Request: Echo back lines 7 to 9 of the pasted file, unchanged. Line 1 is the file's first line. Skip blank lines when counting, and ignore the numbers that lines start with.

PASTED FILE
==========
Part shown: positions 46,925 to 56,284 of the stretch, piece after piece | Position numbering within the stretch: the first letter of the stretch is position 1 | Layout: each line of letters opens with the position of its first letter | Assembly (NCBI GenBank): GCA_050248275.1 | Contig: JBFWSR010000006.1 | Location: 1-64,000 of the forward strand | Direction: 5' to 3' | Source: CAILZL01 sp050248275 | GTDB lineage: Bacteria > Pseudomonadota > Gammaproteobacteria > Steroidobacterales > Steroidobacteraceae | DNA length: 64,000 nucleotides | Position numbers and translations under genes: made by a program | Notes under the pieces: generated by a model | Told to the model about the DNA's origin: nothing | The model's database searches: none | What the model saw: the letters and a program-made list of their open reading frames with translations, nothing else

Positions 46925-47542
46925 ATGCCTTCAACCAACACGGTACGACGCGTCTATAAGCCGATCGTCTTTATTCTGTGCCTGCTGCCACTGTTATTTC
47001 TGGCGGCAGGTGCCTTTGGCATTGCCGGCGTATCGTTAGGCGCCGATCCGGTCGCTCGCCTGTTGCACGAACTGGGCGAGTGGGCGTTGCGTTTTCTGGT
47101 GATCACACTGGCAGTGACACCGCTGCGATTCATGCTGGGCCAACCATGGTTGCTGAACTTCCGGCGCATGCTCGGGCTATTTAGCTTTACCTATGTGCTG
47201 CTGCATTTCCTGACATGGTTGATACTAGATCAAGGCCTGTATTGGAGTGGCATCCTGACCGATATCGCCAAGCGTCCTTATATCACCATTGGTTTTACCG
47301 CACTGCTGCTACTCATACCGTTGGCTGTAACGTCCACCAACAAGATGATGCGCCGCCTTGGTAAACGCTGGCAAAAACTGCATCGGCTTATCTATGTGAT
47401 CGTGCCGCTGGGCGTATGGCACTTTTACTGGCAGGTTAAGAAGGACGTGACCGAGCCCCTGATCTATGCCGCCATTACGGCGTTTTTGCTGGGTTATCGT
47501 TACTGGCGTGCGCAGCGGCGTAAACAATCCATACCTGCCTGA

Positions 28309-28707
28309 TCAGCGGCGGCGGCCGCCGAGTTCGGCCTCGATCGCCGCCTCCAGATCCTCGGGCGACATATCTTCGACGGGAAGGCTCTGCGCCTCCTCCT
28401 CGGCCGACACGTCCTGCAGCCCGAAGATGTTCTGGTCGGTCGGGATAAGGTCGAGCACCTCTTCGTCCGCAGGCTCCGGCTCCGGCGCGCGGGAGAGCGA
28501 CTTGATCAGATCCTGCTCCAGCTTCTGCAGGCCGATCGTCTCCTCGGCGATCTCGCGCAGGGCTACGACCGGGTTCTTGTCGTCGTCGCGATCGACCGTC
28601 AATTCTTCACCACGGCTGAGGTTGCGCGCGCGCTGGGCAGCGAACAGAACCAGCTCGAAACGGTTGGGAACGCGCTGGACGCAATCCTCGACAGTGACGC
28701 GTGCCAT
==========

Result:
47301 CACTGCTGCTACTCATACCGTTGGCTGTAACGTCCACCAACAAGATGATGCGCCGCCTTGGTAAACGCTGGCAAAAACTGCATCGGCTTATCTATGTGAT
47401 CGTGCCGCTGGGCGTATGGCACTTTTACTGGCAGGTTAAGAAGGACGTGACCGAGCCCCTGATCTATGCCGCCATTACGGCGTTTTTGCTGGGTTATCGT
47501 TACTGGCGTGCGCAGCGGCGTAAACAATCCATACCTGCCTGA